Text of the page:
Tuesday, September 10, 2013

Closing down shop

Since it is painfully obvious that Google doesn't care about Blogger as much as they used to, I don't see the point in running a blog here when everyone that reads my content is already reading it off Google Plus. Effective immediately I am going to put to sleep all of my blogs except for PedroJavier.Org. If you are one of the rare few that actually checks my content here instead of Google Plus, please circle me.

Share test

Testing automated sharing from Blogger to Google Plus. Pic unrelated.


Monday, March 11, 2013

Rokinon 8/2.8 Fisheye and geometry corrections

Here's a very informal sample of the kinds of things that can be done with the Rokinon 8/2.8 Fisheye. The first shot is as-is, the APS-C equivalent is 12mm which is wide enough to show some fisheye effect. The middle shot was manually corrected in DxO Optics 8 with intensity=82 and respecting the aspect ratio, and the vertical edges were re-aligned in DxO ViewPoint. The last shot is the same as the middle shot but cropped to the maximum rectangular area available. 

It is obvious that with some careful composition this lens is going to be very handy for architectural shots. I shot this on purpose off the side to exaggerate the distortion. 





Rokinon (Samyang /Bower ) 8mm f/2.8 for Sony e-mount


Here's a little cameraporn : Rokinon (Samyang /Bower ) 8mm f/2.8 for Sony e-mount. This is a lens that had been selling for a while for $400 or so, then grabbed my attention when I started to see it on sale for around $300. And then it came up on Amazon's Gold Box for $239, but only the silver model (it also comes in black). I didn't care about the color, but I was worried about the quality of the finish. I am actually impressed, the finish is really damn nice, it is a really cool-looking lens. The focus ring is still a bit stiff, but the depth of field is so gigantic that you can just pre-focus and forget about it. The hood is not removable, the lens arrived with both caps and a storage pouch. Somehow Sigma and Rokinon manage to sell some of their NEX lenses with pouches or cases, yet the three Sony lenses I have bought stand-alone (16mm pancake, 30mm macro, 55-210mm) only arrived with caps.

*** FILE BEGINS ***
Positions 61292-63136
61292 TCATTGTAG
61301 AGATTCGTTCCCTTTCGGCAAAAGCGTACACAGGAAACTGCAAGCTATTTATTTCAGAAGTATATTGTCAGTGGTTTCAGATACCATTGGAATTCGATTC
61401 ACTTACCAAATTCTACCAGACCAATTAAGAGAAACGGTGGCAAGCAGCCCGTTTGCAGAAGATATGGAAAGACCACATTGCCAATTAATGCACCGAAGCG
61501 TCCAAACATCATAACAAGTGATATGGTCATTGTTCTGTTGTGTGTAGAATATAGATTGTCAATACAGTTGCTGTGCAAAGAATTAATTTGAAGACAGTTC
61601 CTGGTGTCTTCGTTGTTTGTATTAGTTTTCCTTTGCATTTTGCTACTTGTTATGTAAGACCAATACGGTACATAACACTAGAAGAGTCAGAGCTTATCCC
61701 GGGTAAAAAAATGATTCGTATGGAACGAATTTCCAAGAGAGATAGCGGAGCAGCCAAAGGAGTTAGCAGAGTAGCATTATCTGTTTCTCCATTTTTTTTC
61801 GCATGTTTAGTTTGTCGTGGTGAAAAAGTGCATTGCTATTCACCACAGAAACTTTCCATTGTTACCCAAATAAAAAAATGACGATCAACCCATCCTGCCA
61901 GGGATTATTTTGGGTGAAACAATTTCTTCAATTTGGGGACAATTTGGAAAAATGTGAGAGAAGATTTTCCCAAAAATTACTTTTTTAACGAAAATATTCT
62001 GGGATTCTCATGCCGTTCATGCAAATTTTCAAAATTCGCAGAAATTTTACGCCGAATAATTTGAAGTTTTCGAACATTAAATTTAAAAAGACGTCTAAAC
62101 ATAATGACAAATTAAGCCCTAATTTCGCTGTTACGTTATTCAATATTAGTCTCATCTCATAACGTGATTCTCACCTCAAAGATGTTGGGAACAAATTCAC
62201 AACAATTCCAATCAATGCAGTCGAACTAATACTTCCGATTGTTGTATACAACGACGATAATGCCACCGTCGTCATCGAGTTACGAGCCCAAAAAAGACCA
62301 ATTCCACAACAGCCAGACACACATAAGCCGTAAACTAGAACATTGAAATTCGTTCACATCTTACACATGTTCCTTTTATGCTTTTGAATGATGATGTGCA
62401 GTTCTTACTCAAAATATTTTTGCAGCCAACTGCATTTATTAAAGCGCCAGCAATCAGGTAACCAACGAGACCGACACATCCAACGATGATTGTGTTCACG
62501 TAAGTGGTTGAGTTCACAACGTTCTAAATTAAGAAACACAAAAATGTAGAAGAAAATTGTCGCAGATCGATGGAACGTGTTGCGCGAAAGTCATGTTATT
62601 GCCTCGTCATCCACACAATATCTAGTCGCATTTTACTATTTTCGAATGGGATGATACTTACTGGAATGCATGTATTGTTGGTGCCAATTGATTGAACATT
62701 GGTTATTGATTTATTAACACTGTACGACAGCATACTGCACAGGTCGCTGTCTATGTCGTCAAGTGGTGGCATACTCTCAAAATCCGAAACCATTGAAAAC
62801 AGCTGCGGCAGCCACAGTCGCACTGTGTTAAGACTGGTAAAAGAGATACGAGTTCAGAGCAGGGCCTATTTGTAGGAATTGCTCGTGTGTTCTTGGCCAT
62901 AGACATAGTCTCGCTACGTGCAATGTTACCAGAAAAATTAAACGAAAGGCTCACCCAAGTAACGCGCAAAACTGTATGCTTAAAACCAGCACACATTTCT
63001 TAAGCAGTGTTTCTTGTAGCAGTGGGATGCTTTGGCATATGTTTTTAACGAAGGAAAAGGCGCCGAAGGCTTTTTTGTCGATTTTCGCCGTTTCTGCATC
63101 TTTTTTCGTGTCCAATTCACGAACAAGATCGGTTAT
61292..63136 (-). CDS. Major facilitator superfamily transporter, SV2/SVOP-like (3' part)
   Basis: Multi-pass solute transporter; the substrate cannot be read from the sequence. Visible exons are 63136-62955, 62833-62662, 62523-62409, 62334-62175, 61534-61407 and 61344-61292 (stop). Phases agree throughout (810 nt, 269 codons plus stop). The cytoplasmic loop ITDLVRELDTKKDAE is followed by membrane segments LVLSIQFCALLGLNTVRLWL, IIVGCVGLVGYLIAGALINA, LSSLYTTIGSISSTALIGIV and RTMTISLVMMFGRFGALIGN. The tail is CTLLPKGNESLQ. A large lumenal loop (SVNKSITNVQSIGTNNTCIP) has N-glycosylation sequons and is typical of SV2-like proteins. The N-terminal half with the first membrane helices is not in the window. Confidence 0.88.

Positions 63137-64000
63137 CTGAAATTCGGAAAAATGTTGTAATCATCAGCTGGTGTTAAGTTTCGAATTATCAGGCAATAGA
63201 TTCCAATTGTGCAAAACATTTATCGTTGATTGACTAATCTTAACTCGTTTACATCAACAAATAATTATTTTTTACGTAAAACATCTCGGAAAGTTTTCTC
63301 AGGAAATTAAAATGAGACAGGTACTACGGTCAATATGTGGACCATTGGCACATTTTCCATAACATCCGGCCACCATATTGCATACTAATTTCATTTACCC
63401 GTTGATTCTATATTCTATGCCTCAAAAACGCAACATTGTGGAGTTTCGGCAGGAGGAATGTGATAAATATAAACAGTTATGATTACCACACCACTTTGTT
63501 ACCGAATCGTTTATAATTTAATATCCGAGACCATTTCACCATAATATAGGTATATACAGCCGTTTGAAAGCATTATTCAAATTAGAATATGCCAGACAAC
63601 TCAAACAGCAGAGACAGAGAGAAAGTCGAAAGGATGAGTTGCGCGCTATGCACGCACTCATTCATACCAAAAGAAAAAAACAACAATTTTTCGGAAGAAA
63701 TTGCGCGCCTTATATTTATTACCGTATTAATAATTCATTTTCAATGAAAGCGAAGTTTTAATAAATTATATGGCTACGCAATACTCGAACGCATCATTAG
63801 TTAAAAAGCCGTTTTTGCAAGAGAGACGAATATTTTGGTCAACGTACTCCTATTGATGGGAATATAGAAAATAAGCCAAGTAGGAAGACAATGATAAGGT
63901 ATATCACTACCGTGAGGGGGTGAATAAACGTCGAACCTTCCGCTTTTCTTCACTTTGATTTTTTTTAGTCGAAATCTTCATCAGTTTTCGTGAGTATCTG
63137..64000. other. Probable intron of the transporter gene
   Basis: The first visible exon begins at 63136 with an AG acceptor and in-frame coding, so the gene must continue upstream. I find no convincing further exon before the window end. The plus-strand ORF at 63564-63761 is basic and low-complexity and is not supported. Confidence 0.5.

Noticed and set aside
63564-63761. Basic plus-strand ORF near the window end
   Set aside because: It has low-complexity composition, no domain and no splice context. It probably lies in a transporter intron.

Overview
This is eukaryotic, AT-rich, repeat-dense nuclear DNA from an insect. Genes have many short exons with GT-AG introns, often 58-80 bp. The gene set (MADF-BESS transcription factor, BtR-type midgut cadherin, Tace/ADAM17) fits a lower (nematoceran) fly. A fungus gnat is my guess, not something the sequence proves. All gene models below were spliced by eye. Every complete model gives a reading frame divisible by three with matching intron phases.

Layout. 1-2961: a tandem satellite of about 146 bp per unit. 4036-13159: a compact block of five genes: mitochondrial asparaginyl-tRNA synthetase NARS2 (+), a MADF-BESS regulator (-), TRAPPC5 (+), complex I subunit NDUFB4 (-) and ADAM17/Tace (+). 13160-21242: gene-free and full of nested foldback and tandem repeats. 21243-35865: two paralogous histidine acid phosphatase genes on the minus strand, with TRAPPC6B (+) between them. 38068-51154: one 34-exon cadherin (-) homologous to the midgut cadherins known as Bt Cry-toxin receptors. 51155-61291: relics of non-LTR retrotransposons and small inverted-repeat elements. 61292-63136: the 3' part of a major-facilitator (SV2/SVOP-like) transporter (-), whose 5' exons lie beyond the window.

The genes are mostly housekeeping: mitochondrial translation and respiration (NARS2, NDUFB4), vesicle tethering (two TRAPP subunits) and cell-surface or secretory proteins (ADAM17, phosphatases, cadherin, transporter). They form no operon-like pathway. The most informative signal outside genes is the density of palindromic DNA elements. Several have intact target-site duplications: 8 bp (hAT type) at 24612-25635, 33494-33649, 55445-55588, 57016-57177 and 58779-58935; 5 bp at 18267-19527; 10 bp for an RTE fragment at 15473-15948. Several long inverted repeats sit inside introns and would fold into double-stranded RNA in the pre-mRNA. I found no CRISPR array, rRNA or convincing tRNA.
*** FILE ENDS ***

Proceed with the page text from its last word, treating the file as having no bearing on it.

The lens is tiny, it seems to be about the same size as the 30mm Sigma 2.8. As for weight, it feels about the same as other manual lenses I have, but better balanced since it doesn't need an adapter.

Sunday, February 17, 2013

Fun with geometry adjustments

There's a funny back story on today's #fmsphotoaday  / #project365 photo. I am holding the phone with my left hand, and I am a lefty, and I am shooting with my right hand, and I have had a lot of coffee today. 

One way to mitigate would be to put the camera on a tripod, use the remote and concentrate on getting the tripod aimed properly, then it is a matter of keeping a consistent position for my hand until I got the shot right. Add to that I was feeling too lazy to add a circular polarizer filter, so the hand had to angle the phone just right to avoid reflections from the lights above. 

That of course is too much work. It was easier to just get the focus effect right and adjust for geometry later, which is more or less what I did.

The left shot is as-is, notice that the phone looks distorted because I couldn't get it perfectly parallel to the focal plane of the camera. The middle shot is the result of adding keystone distortion adjustments to the left image, I did this with DxO ViewPoint. The way this works is you pick four corners of  an object that represents a diamond shape with 90 degree corners. The photo is rotated because the program assumes that you are aligning yourself to a horizon.